Ban The Box pledge helps the formerly incarcerated

Contracting with prisons is easy when inmates are behind bars, but are the same institutions willing to employ ex-prisoners upon their release?

Many believe that employers need to begin to shift their thinking on this question.

According to the Brennan Center for Justice, “nearly one-third of the adult working age population has a criminal record,” and “America now houses roughly the same number people with criminal records as it does four-year college graduates.”

A 2009 U.S. Department of Justice survey found that a past criminal conviction of any sort reduced the likelihood of a job offer by 50 percent.

The DOJ also found that the negative effect of a conviction has twice as much an impact “for black job-seekers” than whites.

Still, in a 2012 survey, the Brennan Center found that “86% of employers continue to use criminal background checks on some candidates, and 69% check all candidates.”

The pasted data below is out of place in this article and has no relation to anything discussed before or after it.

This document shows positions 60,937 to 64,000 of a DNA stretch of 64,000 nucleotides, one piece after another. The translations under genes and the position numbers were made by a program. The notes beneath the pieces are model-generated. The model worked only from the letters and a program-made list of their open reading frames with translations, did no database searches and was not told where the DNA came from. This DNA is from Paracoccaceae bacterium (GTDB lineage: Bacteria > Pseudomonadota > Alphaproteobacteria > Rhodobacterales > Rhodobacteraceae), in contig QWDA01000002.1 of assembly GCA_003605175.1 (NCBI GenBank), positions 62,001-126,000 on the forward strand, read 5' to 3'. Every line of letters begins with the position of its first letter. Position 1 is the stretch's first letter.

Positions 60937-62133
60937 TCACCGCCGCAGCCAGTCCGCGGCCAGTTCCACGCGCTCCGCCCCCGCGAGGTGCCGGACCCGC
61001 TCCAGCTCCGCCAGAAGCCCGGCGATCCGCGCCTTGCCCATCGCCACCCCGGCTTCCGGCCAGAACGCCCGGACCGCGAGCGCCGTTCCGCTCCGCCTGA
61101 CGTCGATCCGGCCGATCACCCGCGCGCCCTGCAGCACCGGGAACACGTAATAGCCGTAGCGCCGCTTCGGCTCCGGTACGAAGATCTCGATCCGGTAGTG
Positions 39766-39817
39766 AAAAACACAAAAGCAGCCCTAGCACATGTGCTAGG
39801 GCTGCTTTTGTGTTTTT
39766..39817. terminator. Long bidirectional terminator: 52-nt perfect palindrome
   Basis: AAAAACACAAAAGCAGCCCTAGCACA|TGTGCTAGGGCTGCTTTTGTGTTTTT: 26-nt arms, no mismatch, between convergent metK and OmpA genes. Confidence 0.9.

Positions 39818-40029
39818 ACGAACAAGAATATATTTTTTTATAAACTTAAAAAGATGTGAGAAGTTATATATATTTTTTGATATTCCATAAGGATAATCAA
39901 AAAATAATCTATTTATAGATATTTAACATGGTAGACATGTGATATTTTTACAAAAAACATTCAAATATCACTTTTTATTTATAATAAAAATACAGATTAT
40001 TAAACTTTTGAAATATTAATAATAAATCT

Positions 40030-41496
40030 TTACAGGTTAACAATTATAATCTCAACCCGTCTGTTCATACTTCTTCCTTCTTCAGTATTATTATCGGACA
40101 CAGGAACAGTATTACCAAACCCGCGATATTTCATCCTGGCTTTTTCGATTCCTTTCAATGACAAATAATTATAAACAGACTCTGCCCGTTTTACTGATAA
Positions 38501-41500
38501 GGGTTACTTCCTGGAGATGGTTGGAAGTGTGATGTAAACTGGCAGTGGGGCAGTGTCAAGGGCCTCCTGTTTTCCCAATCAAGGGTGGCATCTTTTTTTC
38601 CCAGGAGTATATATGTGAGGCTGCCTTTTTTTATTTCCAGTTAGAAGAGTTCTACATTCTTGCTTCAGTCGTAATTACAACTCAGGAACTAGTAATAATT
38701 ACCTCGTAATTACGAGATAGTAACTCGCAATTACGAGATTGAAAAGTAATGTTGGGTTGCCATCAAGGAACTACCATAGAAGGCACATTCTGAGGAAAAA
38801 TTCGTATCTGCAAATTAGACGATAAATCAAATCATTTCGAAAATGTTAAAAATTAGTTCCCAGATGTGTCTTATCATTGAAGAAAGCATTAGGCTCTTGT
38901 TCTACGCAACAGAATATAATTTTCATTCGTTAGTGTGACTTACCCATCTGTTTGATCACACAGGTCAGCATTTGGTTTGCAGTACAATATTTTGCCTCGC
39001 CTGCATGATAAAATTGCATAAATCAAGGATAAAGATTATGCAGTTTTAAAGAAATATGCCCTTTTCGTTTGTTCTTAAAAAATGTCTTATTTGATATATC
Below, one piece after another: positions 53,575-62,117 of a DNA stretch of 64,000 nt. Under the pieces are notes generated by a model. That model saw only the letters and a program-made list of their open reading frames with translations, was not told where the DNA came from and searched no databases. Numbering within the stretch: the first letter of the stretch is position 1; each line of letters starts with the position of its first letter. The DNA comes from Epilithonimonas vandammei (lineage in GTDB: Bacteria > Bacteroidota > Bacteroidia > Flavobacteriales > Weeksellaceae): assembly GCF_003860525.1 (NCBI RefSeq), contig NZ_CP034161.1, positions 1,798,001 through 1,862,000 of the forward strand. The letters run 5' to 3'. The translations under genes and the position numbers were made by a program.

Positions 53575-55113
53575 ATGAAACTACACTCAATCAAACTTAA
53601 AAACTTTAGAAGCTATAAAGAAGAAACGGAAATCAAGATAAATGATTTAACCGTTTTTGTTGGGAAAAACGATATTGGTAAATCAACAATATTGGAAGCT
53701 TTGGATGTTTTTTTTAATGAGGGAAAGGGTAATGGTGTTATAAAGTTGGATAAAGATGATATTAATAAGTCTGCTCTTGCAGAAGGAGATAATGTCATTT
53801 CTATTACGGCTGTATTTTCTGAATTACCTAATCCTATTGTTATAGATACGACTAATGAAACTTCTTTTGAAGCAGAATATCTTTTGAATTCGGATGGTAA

And nearly a third of respondents said an arrest without a conviction would be influential in their hiring decision.

A national campaign called “Ban The Box” asks communities to pledge to invest in formerly incarcerated people, rather than limiting their ability to become fully integrated back into society after prison.

Individuals who take the Ban The Box pledge promise to “welcome formerly incarcerated peoples into my community and to support changes in policies that discriminate against the formerly incarcerated.”

Employers can pledge to “hire and support the formerly incarcerated; support the elimination of restrictions on participation that may exclude the formerly incarcerated; and  encourage others to also institute fair hiring practices.”